Criticism of Ukraine war spreads on Russian social media as loved ones die
Online posts condemning the loss of Russian soldiers and criticising the Ukraine war are being published on one of Russia's most popular social media sites, despite the country's tough stance on dissent.
The posts are written in Russian and appear to come from the accounts of real Russian citizens on VKontakte (VK), a platform similar to Facebook.
"This f****** war took another person dear to me... Well, for what!!??," wrote one angry young woman mourning her late partner.
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She also posted a photo of the two of them with wide smiles for the camera and with her sitting in his lap. Her arm is draped over his shoulders and he is cuddling her close.
Others post similar messages.
Another grieving woman wrote: "Now you will be an eternally young twenty-two-year-old boy with sparkling blue eyes and a bright smile [but] this damn war has wiped your face off the earth."
One user called for the war to end, branding it a "meat grinder" in an apparent reference to the large number of lives it has claimed. Another wrote: "These men died a terrible death."
These comments were posted on pages set up to memorialise the men who have died fighting in Ukraine.
But Sky News also found a number of similar posts on community pages. Previous discussions on these local pages focused on the weather, crime rates and road repairs but now include messages paying tribute to soldiers who died.
One such recent post reported the deaths of six men from Vologda, a city in northwest Russia.
"Stop the war!!!!!," reads one brazen comment underneath it. Another argues "why shouldn't the Armed Forces of Ukraine defend their house when it was attacked?" on the same post.
These people are taking a risk by posting publicly as VK is monitored for comments that are not allowed.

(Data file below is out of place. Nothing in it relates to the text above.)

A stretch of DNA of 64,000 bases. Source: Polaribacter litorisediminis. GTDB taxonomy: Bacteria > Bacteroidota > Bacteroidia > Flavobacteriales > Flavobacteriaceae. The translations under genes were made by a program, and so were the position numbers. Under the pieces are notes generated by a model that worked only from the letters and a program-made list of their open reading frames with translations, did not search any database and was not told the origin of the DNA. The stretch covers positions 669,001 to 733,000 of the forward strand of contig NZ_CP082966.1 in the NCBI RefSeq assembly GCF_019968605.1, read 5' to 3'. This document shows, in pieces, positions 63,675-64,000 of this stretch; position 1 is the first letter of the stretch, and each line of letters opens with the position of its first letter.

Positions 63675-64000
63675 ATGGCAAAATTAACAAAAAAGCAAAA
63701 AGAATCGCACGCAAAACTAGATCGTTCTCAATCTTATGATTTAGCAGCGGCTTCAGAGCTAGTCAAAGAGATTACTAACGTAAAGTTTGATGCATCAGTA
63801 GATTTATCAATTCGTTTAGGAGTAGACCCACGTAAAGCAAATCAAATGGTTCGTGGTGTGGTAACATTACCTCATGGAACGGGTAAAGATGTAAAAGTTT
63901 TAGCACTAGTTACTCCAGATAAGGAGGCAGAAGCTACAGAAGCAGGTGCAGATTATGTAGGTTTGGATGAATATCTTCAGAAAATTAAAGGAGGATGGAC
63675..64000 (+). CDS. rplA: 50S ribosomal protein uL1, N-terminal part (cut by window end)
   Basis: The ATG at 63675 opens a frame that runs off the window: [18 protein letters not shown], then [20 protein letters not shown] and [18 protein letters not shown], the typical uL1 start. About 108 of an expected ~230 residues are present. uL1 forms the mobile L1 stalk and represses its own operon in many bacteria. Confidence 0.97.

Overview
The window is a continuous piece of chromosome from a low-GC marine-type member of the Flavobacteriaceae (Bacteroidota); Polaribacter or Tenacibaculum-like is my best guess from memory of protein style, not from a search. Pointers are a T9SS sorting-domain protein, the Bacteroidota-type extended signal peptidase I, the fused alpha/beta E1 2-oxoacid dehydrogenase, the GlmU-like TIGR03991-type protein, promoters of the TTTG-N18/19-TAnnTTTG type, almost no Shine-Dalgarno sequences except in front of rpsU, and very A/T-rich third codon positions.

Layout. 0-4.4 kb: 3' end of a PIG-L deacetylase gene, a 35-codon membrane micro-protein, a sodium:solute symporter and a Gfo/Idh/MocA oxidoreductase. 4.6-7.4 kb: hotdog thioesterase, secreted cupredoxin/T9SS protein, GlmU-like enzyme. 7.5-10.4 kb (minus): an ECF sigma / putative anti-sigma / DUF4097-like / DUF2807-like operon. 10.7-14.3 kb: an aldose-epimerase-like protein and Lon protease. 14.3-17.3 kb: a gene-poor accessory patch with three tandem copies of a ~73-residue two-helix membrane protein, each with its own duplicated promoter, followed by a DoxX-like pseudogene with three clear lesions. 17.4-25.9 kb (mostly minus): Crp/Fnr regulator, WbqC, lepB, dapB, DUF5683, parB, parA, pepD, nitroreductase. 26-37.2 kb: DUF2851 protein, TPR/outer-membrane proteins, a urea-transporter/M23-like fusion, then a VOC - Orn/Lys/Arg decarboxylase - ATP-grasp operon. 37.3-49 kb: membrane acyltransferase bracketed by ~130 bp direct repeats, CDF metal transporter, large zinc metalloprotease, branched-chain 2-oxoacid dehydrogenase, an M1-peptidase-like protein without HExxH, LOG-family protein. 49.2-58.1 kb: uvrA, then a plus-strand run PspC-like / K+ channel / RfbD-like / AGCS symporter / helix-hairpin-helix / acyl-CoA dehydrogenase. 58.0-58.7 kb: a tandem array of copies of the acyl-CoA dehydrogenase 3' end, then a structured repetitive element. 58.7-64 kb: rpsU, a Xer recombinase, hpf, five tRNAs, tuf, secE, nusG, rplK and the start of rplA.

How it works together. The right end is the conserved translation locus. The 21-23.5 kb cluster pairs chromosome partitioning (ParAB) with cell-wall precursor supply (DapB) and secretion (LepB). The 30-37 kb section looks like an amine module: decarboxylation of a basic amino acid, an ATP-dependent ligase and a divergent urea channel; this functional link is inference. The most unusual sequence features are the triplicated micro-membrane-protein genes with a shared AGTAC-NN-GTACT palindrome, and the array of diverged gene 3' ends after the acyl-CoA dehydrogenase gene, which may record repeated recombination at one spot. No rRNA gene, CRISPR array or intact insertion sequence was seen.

Users know this, with some of the community pages on VK pointing readers to their encrypted Telegram channels. One such page wrote: "Only there we publish uncensored news that are not available on VK."
Other users also play a role in shutting down these types of critical comments. Some will argue against the angry posts and threaten to report the comments to the moderators. These users will often also attack the person who posted the anti-war message by insulting them, for example calling them "scum".
These negative comments are scattered among other posts, the overwhelming majority of which praise the dead men. The late soldiers are lauded as war heroes and users send condolences to the loved ones of those who lost their lives.
"Thanks to such soldiers, the country can sleep peacefully," is one typical post.
Praise for Russia's actions in Ukraine is widespread on VK as well as on other platforms.
TikTok is hugely popular and videos glorifying Russia, Putin and the war are clocking up millions of views.
One clip showing a segment of a speech by Russian President Vladimir Putin put to uplifting music has been viewed more than 1.7 million times. In it, he tells a huge crowd that Russia will win against Ukraine.
Another clip, viewed more than 2.1 million times, is an animation showing Russia expanding to take over the entirety of Ukraine. It is posted with a caption that this is what would happen if Russia unleashed its full force on the country.
The war began almost one year ago, with Russia suffering heavy losses. Around 200,000 Russian troops have been injured or killed during the Ukraine war, according to US estimates. Moscow says its losses are much lower.
The war has brought with it new censorship laws in Russia, including a ban on the word "war". The fighting in Ukraine is referred to as a "special military operation".
This censorship has teeth. Earlier this month, Russian journalist Maria Ponomarenko was sentenced to six years, becoming the first journalist imprisoned under the new censorship laws. Her trial had been triggered by a negative social media comment she posted about the war.
OVD-Info monitors human rights in Russia and reports that at least 440 people have been recorded as "suspects and convicts in anti-war criminal cases" and that more than 19,000 people have been detained at anti-war protests since 24 February 2022, according to its website.
Sky News has decided not to share the names of those posting critical messages in this article over safety concerns.
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